Freedom of Religion South Africa (FOR SA) says it celebrates the termination of the national state of disaster but views Cogta minister Dr Nkosazana Dlamini-Zuma’s continued regulation of society using the Disaster Management Act as ultra vires.
The government terminated the state of disaster at midnight last night but said that transitional regulations will remain in effect for a further 30 days. The regulations include the requirement for people to produce either a vaccination certificate or a negative Covid-19 test certificate (not older than 72 hours) in order to enter gatherings of over 1 000 people indoors or 2000 people outdoors.
“The minister is expressly only granted authority to make regulations and/or directions if a state of disaster is declared. Once a state of disaster is no longer declared, the minister is not empowered by the Disaster Management Act to make regulations”, says FOR SA’s legal advisor, Daniela Ellerbeck.
“The Act expressly states that if no state of disaster is declared, then Government must deal with a national disaster only in terms of existing legislation and contingency arrangements, which laws and arrangements cannot be augmented by regulations or directions,” she says in a statement.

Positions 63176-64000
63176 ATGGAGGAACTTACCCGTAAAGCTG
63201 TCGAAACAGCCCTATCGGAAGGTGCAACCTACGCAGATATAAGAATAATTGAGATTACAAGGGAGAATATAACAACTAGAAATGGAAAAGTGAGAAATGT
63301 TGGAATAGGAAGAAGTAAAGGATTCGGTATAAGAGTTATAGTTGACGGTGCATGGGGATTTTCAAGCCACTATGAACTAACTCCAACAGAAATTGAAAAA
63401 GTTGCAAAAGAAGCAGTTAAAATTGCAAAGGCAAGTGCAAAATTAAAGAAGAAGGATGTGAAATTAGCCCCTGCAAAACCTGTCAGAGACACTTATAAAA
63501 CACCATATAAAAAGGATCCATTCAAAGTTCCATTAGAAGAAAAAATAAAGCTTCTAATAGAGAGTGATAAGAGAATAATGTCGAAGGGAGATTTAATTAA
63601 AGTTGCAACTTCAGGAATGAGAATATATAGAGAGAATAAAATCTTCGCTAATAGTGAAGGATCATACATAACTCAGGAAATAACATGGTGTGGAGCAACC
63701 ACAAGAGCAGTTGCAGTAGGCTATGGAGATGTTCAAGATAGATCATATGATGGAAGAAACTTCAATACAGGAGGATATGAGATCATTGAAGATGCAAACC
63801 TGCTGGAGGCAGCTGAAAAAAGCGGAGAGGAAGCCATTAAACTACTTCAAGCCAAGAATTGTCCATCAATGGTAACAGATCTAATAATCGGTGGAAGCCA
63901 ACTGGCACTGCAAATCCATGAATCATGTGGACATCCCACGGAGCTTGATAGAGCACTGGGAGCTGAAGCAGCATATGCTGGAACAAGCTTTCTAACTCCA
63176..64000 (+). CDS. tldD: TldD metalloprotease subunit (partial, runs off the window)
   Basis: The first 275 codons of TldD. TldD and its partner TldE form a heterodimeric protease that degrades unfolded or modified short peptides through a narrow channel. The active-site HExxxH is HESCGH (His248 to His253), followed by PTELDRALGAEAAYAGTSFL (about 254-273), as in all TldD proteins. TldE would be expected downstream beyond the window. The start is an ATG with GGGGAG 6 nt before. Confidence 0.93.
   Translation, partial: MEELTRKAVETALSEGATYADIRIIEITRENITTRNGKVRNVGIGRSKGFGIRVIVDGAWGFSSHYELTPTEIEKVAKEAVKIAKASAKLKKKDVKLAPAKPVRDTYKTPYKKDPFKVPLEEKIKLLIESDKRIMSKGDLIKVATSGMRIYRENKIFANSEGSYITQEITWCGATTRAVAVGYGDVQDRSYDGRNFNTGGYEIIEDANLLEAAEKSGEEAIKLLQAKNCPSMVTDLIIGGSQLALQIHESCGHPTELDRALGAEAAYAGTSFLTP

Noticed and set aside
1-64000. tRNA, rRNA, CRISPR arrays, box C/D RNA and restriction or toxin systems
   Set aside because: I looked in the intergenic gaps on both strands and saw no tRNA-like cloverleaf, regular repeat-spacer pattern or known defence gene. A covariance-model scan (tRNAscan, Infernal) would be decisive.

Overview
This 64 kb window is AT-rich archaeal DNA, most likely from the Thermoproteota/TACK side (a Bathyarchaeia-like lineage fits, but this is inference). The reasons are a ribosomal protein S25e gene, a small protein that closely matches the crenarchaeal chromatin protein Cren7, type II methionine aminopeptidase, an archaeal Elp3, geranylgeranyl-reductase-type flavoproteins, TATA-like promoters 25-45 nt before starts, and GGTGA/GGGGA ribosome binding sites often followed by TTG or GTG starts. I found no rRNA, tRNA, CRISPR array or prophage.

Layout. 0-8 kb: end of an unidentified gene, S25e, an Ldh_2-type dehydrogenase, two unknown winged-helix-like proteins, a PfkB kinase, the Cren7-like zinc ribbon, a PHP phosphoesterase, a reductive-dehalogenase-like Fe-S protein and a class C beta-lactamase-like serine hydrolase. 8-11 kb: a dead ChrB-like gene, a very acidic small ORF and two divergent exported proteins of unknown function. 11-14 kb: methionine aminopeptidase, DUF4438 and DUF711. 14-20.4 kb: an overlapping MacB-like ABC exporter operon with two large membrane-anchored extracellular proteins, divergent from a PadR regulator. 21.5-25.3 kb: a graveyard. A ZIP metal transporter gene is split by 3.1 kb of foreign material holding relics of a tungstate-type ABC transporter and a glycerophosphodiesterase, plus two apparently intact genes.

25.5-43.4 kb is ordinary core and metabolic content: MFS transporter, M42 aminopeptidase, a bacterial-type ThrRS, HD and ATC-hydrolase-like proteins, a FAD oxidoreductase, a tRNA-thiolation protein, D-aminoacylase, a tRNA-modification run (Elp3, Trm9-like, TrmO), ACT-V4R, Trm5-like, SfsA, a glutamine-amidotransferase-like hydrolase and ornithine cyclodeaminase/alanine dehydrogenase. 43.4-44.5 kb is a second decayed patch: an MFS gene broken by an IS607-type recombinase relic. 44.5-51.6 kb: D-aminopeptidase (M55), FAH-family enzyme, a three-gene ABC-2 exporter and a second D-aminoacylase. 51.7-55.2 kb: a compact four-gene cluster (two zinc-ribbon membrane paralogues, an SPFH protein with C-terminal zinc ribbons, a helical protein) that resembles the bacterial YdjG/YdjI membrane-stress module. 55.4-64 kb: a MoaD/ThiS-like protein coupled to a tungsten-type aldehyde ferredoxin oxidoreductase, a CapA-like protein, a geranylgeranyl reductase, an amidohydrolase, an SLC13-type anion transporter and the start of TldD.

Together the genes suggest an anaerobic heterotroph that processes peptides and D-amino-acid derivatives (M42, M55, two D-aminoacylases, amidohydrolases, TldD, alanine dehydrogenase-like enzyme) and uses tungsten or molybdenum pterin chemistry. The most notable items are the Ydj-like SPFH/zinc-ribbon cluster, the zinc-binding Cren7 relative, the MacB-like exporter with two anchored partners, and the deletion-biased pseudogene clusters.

FOR SA executive director Michael Swain says: “The state of disaster has been ended precisely because Covid-19 is no longer seen as a severe threat to public health. The state can no longer show that it requires extraordinary powers to take exceptional measures to ‘save lives’.
“There is therefore no justifiable legal, scientific or logical reason for these severe limitations on religious freedom rights to continue for one more day.”
Addressing the media today, Dlamini-Zuma warned that government can declare a national state of disaster again should Covid-19 infections spiral, reports Businesstech.
“If we look after ourselves, wear masks and make sure that we do what needs to be done… we may avoid a situation where this pandemic becomes a disaster again. That is what we’re hoping for. In the event that it becomes a disaster, we will have to revert back to the Act.”
She said since the pandemic was still existent, government needed to introduce transitional measures which she said were allowed by the DMA and were post-disaster measures.
The state of disaster that ended last night was in place for two years and three weeks since Dlamini-Zuma first declared the Covid-19 pandemic a national disaster on March 15 2020.
The interim disaster regulations include the requirement to wear masks indoors and existing restrictions on gatherings and on international travellers entering SA have been retained.
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